Trump NYC Veterans Day speech met with protests

President TrumpDonald John TrumpDemocrats ask if they have reason to worry about UK result Trump scramble to rack up accomplishments gives conservatives heartburn Seven years after Sandy Hook, the politics of guns has changed MORE on Monday hailed the legacy of the American armed forces in a Veterans Day speech that came against the backdrop of protests and political turmoil that has engulfed his presidency.

Trump’s remarks at Madison Square Park in Manhattan were largely devoid of politics, but even in New York on Veterans Day the president could not entirely avoid the political headlines that have dogged him in Washington.

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Protesters spelled out the words "impeach" and "convict" in letters taped to the windows of a high-rise overlooking the park, and chants of “lock him up” were heard from the crowd. Public hearings in the House impeachment inquiry are scheduled to begin Wednesday.

Demonstrators gathered near the site of Trump’s speech to protest his presence and could be heard by attendees chanting “lock him up” and blowing whistles in the distance.

 

The speech came a few weeks after Trump announced his plans to reclassify his place of residence from New York City to Florida. 

The president has ripped into New York City Mayor Bill de BlasioBill de BlasioNYPD creates special unit for far-right and neo-Nazi threats Mayor accuses de Blasio of dumping New York's homeless in Newark Conservatives must absolutely talk politics at the Thanksgiving table MORE (D) and New York Gov. Andrew Cuomo (D) since sharing the decision, complaining that local leaders don’t treat him with respect. Last week, he criticized the state’s attorney general for what he described as a politically driven lawsuit involving his family charity. 

Trump acknowledged de Blasio at the outset of his remarks on Monday, but the substance of the president’s 20-minute speech largely steered clear of politics.

“This nation is forever in your debt, and we thank you all,” Trump said in the speech. “You are the reason our hearts swell with pride, our foes tremble with fear, and our nation thrives in freedom.”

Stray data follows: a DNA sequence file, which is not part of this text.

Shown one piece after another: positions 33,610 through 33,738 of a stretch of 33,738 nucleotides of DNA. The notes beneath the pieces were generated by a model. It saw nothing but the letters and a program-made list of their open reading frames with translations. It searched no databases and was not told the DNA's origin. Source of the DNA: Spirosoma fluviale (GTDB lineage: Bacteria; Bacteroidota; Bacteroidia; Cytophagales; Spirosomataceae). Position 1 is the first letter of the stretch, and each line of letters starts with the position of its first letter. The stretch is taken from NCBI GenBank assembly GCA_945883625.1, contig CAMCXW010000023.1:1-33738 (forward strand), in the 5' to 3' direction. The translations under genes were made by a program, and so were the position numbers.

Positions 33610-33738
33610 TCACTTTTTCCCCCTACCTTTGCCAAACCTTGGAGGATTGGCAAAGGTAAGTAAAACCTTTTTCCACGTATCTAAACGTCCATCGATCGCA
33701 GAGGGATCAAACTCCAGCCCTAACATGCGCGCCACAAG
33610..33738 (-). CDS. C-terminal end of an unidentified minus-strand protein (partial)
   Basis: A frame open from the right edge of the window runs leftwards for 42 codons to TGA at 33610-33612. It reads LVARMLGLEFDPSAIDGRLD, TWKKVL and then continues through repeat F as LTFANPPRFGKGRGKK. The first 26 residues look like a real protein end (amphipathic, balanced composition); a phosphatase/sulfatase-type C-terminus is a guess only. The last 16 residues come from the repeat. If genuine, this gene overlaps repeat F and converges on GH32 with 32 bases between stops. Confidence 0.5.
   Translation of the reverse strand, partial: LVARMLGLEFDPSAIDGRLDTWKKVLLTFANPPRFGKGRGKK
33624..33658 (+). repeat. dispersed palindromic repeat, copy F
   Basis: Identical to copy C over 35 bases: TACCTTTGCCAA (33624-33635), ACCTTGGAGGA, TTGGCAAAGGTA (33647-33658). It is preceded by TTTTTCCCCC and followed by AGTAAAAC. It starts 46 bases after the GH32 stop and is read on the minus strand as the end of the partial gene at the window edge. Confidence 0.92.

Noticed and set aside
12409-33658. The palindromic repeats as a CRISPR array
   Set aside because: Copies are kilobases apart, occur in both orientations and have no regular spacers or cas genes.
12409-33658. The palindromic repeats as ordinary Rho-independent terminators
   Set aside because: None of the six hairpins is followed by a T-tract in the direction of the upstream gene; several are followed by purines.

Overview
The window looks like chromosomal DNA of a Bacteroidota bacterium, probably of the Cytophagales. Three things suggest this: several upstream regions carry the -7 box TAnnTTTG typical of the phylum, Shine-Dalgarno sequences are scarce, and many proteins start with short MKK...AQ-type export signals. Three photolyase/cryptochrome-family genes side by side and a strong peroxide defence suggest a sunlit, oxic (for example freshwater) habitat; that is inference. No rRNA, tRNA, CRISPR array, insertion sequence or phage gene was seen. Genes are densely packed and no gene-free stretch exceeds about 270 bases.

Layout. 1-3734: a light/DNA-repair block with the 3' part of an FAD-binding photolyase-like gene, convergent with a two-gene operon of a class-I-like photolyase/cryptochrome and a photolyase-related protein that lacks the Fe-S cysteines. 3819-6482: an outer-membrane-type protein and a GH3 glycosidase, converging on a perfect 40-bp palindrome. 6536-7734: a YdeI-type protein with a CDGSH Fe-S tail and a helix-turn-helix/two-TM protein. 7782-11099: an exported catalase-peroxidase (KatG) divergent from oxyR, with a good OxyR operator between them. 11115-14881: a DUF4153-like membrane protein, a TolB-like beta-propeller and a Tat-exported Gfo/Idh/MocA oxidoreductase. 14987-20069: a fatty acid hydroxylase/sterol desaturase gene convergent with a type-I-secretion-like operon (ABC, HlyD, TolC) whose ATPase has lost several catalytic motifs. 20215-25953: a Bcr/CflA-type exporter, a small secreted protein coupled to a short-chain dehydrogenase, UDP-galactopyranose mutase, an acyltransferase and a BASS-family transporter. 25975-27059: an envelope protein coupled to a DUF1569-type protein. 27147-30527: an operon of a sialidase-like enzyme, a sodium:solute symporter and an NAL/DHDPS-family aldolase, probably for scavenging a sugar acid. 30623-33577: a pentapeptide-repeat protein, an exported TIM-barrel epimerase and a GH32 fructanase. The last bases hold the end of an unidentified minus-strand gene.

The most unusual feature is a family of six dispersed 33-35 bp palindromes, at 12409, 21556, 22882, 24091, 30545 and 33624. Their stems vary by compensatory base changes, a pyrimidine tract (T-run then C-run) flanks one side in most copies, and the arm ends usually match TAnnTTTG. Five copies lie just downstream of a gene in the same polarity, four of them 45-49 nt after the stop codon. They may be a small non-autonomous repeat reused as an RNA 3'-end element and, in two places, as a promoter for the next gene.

Trump delivered opening remarks and laid a wreath at the 100th annual Veterans Day Parade in New York City, becoming the first sitting president to address the annual event. The president’s speech focused on the service of various military branches and the military accomplishments of his administration.

Trump cheered American special forces for carrying out the successful military raid that led to the death of elusive ISIS leader Abu Bakr al-Baghdadi weeks ago. 

“Thanks to American warriors, al-Baghdadi is dead. His second in charge is dead. We have our eyes on No. 3. His reign of terror is over, and our enemies are running very, very scared,” Trump said.

“Those who threaten our people don’t stand a chance against the righteous might of the American military,” he continued. 

Trump, who was joined by first lady Melania TrumpMelania TrumpWhite House on Greta Thunberg: Trump, first lady communicate differently The Hill's 12:30 Report — Presented by UANI — Judiciary Democrats approve articles of impeachment setting up House vote next week Michelle Obama encourages Greta Thunberg after Trump attack: 'Ignore the doubters' MORE, recognized a World War II veteran and the granddaughter of a veteran who served in the Battle of the Bulge. He highlighted last week’s honor for Rick Rescorla, a Vietnam veteran who died while directing the evacuation of the South Tower on 9/11.

“The men and women who have donned our nation’s uniforms are the bravest, toughest, strongest and most virtuous warriors ever to walk on Earth,” Trump told the crowd.  

“You left your families and fought in faraway lands. You came face-to-face with evil and you did not back down. You returned home from war and you never forgot your friends who didn’t return, including prisoners of war and those missing in action,” the president continued. 

The president laid a wreath at the Eternal Light Memorial in the park at the conclusion of his remarks.

Trump last year faced criticism for opting not to visit Arlington National Cemetery on Veterans Day, as most presidents have done in the past.

The president was in Paris for the official holiday last year to mark the 100th anniversary of the end of World War I, but he had no public events scheduled upon his return to Washington. He later acknowledged he should have made a trip to the cemetery to commemorate Veterans Day.

Vice President Pence spoke at Arlington on Monday.